Air New Zealand panics after false emergency declared on board

  • Air New Zealand, Boeing 787, paint problem

    air new zealand

    IATA/ICAO code:
    New Zealand/ANZ

    Airline type:
    Full service carrier

    Auckland Airport, Christchurch Airport, Wellington Airport

    Foundation year:

    star alliance

    greg foran

    New Zealand

On Friday, passengers flying over the Pacific Ocean woke up in a panic when oxygen masks suddenly fell from overhead compartments. The Air New Zealand plane was on an overnight flight from Los Angeles to Auckland when the masks appeared and the cabin speakers declared an emergency.

Fake or not, the panic was real

The incident occurred on Air New Zealand flight NZ5, operated by a ten-year-old Boeing B777, registration ZK-OKQ. The B777-319(ER) departed Los Angeles International Airport (LAX) at 10:07 p.m. on Wednesday, August 17 for the twelve-hour flight, although it landed 40 minutes earlier, arriving at Auckland Airport (AKL) at 05:05 a.m. on Friday.


The New Zealand Herald reported that one of the passengers, Morgan Kelly, said it was in the middle of the night when the cabin lights flickered on. She told The Herald that oxygen masks fell from above and a loudspeaker began to blare: “This is an emergency, this is an emergency, put your mask on.”

Another passenger, Jakob Carter, told 1News that everything had been fine until they encountered some turbulence over Rarotonga. [Cook Islands] in the early hours of the morning. He told channel 1news:

“We had some turbulence, it wasn’t that bad, but all of a sudden the lights went out, the oxygen masks fell off… people started freaking out, it was pretty scary.”

He said passengers were confused and worried and kept their masks on for about 20 to 25 minutes. At that point, the captain said over the loudspeaker that there was nothing wrong with the plane and that people could remove their masks. Somewhat contradicting that, an Air New Zealand spokesperson told The Herald that there was an incident on the flight, adding that the captain and manager of inflight services kept passengers informed with an announcement about two minutes after they were placed. the masks. “We are also in the process of reaching out to customers on the flight to apologize for the disruption,” he added.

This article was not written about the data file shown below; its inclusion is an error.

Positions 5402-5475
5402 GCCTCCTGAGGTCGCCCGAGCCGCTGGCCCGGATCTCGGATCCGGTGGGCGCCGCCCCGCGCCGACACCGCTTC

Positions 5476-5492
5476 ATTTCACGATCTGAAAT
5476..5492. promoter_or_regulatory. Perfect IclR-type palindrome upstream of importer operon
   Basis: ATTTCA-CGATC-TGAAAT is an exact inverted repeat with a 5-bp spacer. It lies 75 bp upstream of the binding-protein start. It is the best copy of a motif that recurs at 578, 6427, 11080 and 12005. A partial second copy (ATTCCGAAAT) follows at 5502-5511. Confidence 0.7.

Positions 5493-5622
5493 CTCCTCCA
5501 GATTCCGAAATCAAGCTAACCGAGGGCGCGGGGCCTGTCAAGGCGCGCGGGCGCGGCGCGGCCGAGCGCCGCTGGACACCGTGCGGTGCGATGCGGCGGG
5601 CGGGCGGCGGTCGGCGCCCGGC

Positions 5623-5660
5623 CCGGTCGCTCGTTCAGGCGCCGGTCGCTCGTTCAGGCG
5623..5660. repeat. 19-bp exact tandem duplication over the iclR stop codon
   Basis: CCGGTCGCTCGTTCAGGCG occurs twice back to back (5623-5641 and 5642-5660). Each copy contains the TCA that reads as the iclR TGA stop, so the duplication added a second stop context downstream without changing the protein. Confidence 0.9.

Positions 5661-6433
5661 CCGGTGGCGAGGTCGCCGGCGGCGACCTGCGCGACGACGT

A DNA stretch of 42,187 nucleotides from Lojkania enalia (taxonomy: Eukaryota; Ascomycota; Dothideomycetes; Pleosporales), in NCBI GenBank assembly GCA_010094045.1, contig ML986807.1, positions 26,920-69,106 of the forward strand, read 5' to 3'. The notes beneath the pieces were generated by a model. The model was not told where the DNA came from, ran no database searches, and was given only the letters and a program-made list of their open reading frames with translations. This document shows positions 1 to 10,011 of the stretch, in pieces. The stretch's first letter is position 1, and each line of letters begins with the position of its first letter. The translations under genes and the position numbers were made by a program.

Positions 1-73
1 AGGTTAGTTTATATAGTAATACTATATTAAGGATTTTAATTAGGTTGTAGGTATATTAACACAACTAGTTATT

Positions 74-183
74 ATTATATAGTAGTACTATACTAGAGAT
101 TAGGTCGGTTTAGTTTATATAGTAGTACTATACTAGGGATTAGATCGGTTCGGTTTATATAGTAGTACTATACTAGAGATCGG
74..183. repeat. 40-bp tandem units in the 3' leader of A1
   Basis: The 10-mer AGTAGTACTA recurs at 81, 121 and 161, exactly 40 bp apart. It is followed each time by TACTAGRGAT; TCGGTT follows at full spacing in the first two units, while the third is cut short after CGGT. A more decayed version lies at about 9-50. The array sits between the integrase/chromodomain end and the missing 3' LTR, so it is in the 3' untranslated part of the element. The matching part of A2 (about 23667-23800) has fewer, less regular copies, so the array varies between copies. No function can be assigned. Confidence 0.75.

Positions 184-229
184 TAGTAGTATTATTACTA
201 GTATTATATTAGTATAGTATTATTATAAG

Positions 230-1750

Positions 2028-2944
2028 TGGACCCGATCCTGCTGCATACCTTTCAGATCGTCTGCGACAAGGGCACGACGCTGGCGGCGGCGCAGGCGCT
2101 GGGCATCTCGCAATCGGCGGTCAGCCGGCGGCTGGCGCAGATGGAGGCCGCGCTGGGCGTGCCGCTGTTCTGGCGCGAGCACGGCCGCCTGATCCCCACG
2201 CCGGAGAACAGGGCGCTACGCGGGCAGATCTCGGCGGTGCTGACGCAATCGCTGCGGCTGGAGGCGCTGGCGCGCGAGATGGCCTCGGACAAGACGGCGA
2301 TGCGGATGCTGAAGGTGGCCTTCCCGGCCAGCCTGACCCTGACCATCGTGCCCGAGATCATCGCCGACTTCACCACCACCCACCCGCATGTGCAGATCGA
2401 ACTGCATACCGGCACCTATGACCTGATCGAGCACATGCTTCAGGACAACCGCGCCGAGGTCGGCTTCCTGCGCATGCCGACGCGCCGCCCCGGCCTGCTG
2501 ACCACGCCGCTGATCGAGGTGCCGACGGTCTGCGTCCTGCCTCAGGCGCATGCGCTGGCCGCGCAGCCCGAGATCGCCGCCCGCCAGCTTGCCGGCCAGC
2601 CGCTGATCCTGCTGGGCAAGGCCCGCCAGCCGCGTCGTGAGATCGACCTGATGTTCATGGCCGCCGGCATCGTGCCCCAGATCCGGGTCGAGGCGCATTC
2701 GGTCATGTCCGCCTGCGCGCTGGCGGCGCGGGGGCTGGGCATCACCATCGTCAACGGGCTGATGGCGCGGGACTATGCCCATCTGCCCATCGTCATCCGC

The Air New Zealand B777 was over the Pacific Ocean in the middle of the night when the false emergency was declared, with three hours of flight to go. Data:

Avoiding turbulence was the culprit

Capt. David Morgan is the airline’s chief operational integrity and safety officer and current 787 pilot. In a statement, he said the oxygen masks automatically deployed when the aircraft descended from 34,000 feet (10,360 meters) to 27,000 feet (8,230 meters). meters) to avoid turbulence. “During this descent, an automated emergency alert was activated asking customers to put on their oxygen masks.”

“We are sorry for the alarming wake-up call on this flight. This was not an emergency situation and oxygen masks were not required. While our cabin crew and pilots worked quickly to reassure everyone on board, we know it was distressing.” for our passengers. customers.”

Like most of Air New Zealand’s B777 fleet, this plane spent almost two years on the ground due to the pandemic. According to, his last commercial flight before landing was on June 30, 2020, when he operated flight NZ124 from Melbourne Airport (MEL) to Auckland.

It then lay dormant until re-entering service on 8 February 2022, picking up where it left off with a service from Auckland to Melbourne. The first international return was on February 14, when ZK-OKQ operated NZ1010, a flight from Auckland to Los Angeles via Christchurch (CHC). Since then, it has flown a steady stream of international flights to Australia and the West Coast.

False alarm or not, this must have been terrifying for the passengers. Have any of our readers experienced something similar?

Sources: NZ Herald,

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